European and African countries have agreed a plan to tackle illegal immigration, at a specially-convened meeting in the Moroccan capital, Rabat.
Thousands survive the perilous journey, but many perish
The proposals include joint monitoring of sea and border routes, and tackling poverty through aid.
But human rights groups say they fear the focus will be on cracking down on illegal immigration rather than alleviating poverty.
Some 10,000 migrants have arrived in Spain's Canary Islands this year alone.
Officials from 57 countries attended the conference, which was triggered by the growing number of African migrants attempting to reach Europe.
"We have agreed to create and develop a close partnership between our respective countries to work together... with respect for the fundamental rights and dignity of migrants and refugees," the delegates said in a final declaration.
Other plans include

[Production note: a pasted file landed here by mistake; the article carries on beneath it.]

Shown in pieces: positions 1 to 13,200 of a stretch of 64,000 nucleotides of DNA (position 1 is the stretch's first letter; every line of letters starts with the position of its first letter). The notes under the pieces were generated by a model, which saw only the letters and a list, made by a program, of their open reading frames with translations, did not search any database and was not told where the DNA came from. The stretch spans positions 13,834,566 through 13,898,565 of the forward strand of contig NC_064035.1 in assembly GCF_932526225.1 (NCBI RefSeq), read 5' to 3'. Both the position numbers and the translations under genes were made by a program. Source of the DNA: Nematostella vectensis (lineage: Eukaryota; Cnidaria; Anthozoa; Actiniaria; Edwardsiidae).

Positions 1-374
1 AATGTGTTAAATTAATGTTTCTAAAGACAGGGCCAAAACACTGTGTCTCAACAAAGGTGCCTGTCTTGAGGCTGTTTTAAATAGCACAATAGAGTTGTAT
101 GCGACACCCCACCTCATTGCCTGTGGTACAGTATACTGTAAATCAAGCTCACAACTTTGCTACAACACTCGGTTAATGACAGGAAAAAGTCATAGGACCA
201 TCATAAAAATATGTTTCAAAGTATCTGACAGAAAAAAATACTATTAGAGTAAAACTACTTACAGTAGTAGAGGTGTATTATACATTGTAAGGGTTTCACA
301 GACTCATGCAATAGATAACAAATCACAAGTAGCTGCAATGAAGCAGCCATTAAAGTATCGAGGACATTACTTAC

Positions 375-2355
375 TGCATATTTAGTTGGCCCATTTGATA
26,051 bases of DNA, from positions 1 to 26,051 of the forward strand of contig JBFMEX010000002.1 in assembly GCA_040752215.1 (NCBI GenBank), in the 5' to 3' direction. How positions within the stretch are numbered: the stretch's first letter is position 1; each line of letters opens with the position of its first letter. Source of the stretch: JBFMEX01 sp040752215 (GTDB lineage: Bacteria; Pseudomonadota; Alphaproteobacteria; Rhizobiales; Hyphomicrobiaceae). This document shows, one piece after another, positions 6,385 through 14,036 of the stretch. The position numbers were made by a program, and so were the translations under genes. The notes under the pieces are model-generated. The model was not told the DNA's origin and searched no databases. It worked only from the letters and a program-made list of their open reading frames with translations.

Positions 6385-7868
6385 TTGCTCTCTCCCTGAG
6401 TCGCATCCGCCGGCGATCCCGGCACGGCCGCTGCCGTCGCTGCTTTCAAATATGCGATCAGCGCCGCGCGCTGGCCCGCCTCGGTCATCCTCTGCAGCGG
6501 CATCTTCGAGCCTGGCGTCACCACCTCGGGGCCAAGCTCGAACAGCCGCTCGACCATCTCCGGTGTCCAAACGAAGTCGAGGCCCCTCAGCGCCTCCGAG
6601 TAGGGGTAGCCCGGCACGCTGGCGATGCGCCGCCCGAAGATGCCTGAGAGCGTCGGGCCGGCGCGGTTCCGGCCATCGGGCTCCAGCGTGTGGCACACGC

- a migration observatory to track people's movements
- measures to increase awareness of the dangers of illegal migration
- financial, aid and employment incentives
Countries will also attempt to jointly target human trafficking networks through co-ordinated police and judicial efforts.
The conference said the repatriation of illegal migrants would also be made easier, with clearer rules on how they should be treated to preserve their dignity.
The number of illegal migrants reaching Spain's Canary Islands this year is already double the total for 2005.
Hundreds have also landed on Malta and the Italian island of Lampedusa.
Most of the migrants are from West and Central Africa - Mali, Senegal, Ivory Coast and DR Congo.
While thousands manage to reach European territory, many are killed after trying to make the journey in overcrowded and unsafe boats.
The BBC's Alix Kroeger in Rabat says it is impossible to know how many have died in the attempt, but they are likely to number in the hundreds.